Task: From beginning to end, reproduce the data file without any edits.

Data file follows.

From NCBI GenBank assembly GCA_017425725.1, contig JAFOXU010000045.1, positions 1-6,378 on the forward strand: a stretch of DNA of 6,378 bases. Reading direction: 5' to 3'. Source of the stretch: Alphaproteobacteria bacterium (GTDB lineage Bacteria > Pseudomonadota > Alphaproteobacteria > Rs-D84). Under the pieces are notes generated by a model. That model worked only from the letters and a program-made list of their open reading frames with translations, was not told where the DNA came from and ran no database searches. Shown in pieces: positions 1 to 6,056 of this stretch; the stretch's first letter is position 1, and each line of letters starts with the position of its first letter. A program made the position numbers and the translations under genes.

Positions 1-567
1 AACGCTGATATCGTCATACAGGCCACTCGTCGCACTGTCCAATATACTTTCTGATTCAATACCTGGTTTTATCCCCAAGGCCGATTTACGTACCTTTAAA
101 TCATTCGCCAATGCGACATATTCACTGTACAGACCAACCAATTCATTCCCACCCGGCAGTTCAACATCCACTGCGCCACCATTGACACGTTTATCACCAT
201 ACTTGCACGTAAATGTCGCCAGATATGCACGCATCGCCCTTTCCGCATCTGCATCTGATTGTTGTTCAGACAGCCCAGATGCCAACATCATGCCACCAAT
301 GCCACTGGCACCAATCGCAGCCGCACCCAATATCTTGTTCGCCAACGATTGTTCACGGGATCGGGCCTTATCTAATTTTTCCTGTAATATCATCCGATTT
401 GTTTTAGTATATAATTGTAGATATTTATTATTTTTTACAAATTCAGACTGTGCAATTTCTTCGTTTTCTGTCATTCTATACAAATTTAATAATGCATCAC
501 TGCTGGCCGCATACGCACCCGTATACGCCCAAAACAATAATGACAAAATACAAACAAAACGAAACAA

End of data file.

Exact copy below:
From NCBI GenBank assembly GCA_017425725.1, contig JAFOXU010000045.1, positions 1-6,378 on the forward strand: a stretch of DNA of 6,378 bases. Reading direction: 5' to 3'. Source of the stretch: Alphaproteobacteria bacterium (GTDB lineage Bacteria > Pseudomonadota > Alphaproteobacteria > Rs-D84). Under the pieces are notes generated by a model. That model worked only from the letters and a program-made list of their open reading frames with translations, was not told where the DNA came from and ran no database searches. Shown in pieces: positions 1 to 6,056 of this stretch; the stretch's first letter is position 1, and each line of letters starts with the position of its first letter. A program made the position numbers and the translations under genes.

Positions 1-567
1 AACGCTGATATCGTCATACAGGCCACTCGTCGCACTGTCCAATATACTTTCTGATTCAATACCTGGTTTTATCCCCAAGGCCGATTTACGTACCTTTAAA
101 TCATTCGCCAATGCGACATATTCACTGTACAGACCAACCAATTCATTCCCACCCGGCAGTTCAACATCCACTGCGCCACCATTGACACGTTTATCACCAT
201 ACTTGCACGTAAATGTCGCCAGATATGCACGCATCGCCCTTTCCGCATCTGCATCTGATTGTTGTTCAGACAGCCCAGATGCCAACATCATGCCACCAAT
301 GCCACTGGCACCAATCGCAGCCGCACCCAATATCTTGTTCGCCAACGATTGTTCACGGGATCGGGCCTTATCTAATTTTTCCTGTAATATCATCCGATTT
401 GTTTTAGTATATAATTGTAGATATTTATTATTTTTTACAAATTCAGACTGTGCAATTTCTTCGTTTTCTGTCATTCTATACAAATTTAATAATGCATCAC
501 TGCTGGCCGCATACGCACCCGTATACGCCCAAAACAATAATGACAAAATACAAACAAAACGAAACAA